Image_3_Septal and Hippocampal Neurons Contribute to Auditory Relay and Fear Conditioning.PDF (187.07 kB)

Image_3_Septal and Hippocampal Neurons Contribute to Auditory Relay and Fear Conditioning.PDF

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posted on 16.04.2018, 04:11 by Cuiyu Xiao, Yun Liu, Jian Xu, Xiong Gan, Zhongju Xiao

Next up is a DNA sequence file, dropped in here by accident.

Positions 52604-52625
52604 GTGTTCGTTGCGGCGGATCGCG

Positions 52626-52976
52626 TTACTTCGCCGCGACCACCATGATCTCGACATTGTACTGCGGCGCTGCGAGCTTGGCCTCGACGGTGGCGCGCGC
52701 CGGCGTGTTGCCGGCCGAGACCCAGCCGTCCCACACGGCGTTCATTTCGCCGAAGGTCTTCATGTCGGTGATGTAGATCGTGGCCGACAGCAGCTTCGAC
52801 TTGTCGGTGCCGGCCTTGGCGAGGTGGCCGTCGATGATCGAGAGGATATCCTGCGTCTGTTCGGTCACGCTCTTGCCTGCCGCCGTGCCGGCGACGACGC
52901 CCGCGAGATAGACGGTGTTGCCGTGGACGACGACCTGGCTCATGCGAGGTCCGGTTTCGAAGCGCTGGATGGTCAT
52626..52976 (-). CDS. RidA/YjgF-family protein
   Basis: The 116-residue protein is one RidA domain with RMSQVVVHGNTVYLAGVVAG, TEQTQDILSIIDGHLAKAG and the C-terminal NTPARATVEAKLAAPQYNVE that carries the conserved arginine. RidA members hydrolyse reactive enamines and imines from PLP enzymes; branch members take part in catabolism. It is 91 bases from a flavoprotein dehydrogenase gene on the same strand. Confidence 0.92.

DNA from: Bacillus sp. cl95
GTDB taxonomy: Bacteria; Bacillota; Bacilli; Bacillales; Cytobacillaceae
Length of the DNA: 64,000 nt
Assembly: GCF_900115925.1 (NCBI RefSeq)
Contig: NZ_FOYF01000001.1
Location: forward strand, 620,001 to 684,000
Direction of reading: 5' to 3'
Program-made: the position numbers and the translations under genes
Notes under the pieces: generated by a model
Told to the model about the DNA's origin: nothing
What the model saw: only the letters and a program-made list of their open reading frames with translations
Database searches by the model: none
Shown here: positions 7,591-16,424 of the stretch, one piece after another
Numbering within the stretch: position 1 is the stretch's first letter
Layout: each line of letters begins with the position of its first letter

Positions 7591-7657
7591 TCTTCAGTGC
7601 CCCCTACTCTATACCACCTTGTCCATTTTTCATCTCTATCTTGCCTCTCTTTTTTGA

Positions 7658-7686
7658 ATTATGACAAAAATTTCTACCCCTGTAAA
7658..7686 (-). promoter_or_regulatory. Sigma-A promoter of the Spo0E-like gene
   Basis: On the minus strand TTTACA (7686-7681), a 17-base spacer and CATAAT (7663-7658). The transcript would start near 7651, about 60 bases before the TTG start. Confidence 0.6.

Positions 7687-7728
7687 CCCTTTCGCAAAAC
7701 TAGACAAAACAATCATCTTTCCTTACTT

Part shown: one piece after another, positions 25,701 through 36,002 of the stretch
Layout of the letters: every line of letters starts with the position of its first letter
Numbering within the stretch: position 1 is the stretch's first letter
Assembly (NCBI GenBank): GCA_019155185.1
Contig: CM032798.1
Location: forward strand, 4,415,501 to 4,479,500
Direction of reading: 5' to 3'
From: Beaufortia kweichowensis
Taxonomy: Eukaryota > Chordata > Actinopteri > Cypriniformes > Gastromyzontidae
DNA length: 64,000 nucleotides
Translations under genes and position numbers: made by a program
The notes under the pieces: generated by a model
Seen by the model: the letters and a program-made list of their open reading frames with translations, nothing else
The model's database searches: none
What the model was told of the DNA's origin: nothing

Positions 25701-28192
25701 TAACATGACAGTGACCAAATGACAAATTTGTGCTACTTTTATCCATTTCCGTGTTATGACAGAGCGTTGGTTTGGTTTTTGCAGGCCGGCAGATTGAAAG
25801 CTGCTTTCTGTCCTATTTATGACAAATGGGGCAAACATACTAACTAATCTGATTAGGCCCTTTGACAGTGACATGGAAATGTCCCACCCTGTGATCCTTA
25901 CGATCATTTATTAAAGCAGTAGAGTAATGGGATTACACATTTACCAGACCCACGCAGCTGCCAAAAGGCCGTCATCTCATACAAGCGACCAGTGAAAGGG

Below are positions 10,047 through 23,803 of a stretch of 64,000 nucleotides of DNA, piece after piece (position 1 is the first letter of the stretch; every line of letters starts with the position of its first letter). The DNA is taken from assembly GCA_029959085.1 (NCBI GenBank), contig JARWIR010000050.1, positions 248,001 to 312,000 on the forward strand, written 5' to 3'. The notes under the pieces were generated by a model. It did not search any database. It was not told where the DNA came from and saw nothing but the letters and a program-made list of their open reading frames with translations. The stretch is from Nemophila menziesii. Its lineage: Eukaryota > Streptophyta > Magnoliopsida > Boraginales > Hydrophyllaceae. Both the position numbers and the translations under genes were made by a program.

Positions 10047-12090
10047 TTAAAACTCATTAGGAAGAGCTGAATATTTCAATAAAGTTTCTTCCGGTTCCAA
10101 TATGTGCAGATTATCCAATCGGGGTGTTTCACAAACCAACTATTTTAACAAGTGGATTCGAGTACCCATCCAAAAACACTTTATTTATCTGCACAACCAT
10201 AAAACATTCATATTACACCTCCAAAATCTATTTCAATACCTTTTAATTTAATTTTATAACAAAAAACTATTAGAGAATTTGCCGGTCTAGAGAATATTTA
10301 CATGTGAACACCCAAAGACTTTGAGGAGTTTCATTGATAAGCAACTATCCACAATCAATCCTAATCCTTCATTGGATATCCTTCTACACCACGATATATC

The hippocampus has been thought to process auditory information. However, the properties, pathway, and role of hippocampal auditory responses are unclear. With loose-patch recordings, we found that hippocampal neurons are mainly responsive to noise and are not tonotopically organized. Their latencies are shorter than those of primary auditory cortical (A1) neurons but longer than those of medial septal (MS) neurons, suggesting that hippocampal auditory information comes from MS neurons rather than from A1 neurons. Silencing the MS blocks both hippocampal auditory responses and memory of auditory fear conditioning trained with noise and tone. Auditory fear conditioning was associated with some cues but not with a specific frequency of sound, as demonstrated by animals trained with noise, 2.5-, 5-, 10-, 15-, or 30-kHz tones, and tested with these sounds. Therefore, the noise responses of hippocampal neurons have identified a population of neurons that can be associated with auditory fear conditioning.

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